Unite members at BMW’s Swindon Mini plant assembled in droves outside the carmaker’s site this afternoon (April 5) to protest the threatened closure of their final salary pension scheme, which could see some lose up to £160,000 in retirement income.
The Swindon workers are among the more 3,500 BMW workers at other UK sites – including Cowley, Goodwood, Hams Hall – who will be striking for eight days later this month over their employer’s pensions proposals.
It will be the first time that UK BMW workers have ever walked out.
Today’s protest in Swindon follows hard on the heels of another protest in Germany last week (March 29) where a delegation of Unite members took their case all the way to the company’s headquarters in Munich, where they presented a petition to two top BMW executives.
Unite regional officer Fred Hanna, who took part in the protest, said it was “very well attended”.
“We were greatly supported by the European Works Council (EWC) which we really appreciated,” he said. “There were lots of flags and banners and a really great atmosphere. Protestors were out for a full three hours.
“The local community was out in full force supporting us as well.”
Unite member from the Rolls-Royce plant in Goodwood Dave Elson (pictured above right) was among those from the EWC who came to lend their support.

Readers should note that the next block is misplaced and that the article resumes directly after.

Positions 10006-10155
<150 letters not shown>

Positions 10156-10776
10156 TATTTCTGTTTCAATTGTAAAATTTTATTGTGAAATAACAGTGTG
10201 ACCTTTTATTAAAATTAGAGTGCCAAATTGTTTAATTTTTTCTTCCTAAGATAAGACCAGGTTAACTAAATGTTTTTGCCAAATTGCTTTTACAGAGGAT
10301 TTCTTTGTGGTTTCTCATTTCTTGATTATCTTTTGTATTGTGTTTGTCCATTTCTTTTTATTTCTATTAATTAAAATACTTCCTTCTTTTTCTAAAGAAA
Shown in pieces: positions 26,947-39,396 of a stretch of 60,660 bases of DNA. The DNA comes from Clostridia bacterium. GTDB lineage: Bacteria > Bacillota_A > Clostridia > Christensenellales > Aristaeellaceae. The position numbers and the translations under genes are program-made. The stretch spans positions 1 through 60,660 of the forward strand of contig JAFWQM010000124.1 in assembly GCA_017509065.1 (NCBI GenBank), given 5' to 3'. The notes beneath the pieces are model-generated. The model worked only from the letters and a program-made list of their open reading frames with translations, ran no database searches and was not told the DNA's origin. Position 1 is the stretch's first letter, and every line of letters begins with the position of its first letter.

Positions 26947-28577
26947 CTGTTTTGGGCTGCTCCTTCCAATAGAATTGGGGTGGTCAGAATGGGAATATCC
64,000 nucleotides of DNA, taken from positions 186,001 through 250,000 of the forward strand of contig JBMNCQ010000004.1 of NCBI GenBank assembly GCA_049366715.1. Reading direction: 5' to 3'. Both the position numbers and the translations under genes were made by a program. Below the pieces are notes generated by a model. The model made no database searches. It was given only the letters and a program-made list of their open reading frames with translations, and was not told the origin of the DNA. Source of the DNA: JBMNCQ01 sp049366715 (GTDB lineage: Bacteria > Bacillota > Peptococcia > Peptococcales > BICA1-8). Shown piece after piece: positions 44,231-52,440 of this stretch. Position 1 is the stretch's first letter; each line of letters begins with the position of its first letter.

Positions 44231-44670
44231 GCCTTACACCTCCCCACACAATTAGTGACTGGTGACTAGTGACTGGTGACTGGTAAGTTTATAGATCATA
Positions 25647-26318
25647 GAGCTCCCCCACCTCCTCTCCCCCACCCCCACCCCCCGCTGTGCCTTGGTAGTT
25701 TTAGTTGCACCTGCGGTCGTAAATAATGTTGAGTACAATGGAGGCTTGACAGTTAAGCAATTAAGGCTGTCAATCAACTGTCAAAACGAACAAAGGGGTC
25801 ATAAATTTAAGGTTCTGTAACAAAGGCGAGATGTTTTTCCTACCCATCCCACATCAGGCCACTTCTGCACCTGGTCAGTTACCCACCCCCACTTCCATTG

Unite assistant general secretary Tony Burke said that the enthusiasm with which the Swindon workers attended the protest showed their determination.
“Today’s protest was just the start of a continuing fight against BMW’s proposals to scrap the pension scheme,” he noted. “The fact that it was so well-attended demonstrates how determined the workers are to protect such a good pension scheme.”
The eight days of planned 24-hour strike action, accompanied by a work-to-rule and overtime ban, will begin on April 19, Unite announced today (April 5). The days of strike action across all four sites will stretch over a five-week period ending on May 24.
Unite general secretary Len McCluskey said that BMW should “recognise that their pension pinching plans will not go unchallenged”.
“BMW’s refusal to talk about affordable options to keep the pension scheme open means a sizable chunk of its UK workforce will be taking strike action for the first time in the coming weeks,” he said.
“Bosses in the UK and BMW’s headquarters in Munich cannot feign surprise that it’s come to this point. Unite has repeatedly warned of the anger their insistence to railroad through the pension scheme’s closure would generate and the resulting industrial action.
“BMW’s bosses need to get their heads out of the sand,” he added. “BMW’s UK workers have contributed significantly to a record year in revenues and sales for the carmaker. They deserve better than broken pension promises and the loss of tens of thousands of pounds in retirement income.
“I urge BMW to step back from its May deadline for the pension scheme’s closure and negotiate seriously to find a settlement which is good for the business and good for the workforce,” he concluded.
Pics by Mark Thomas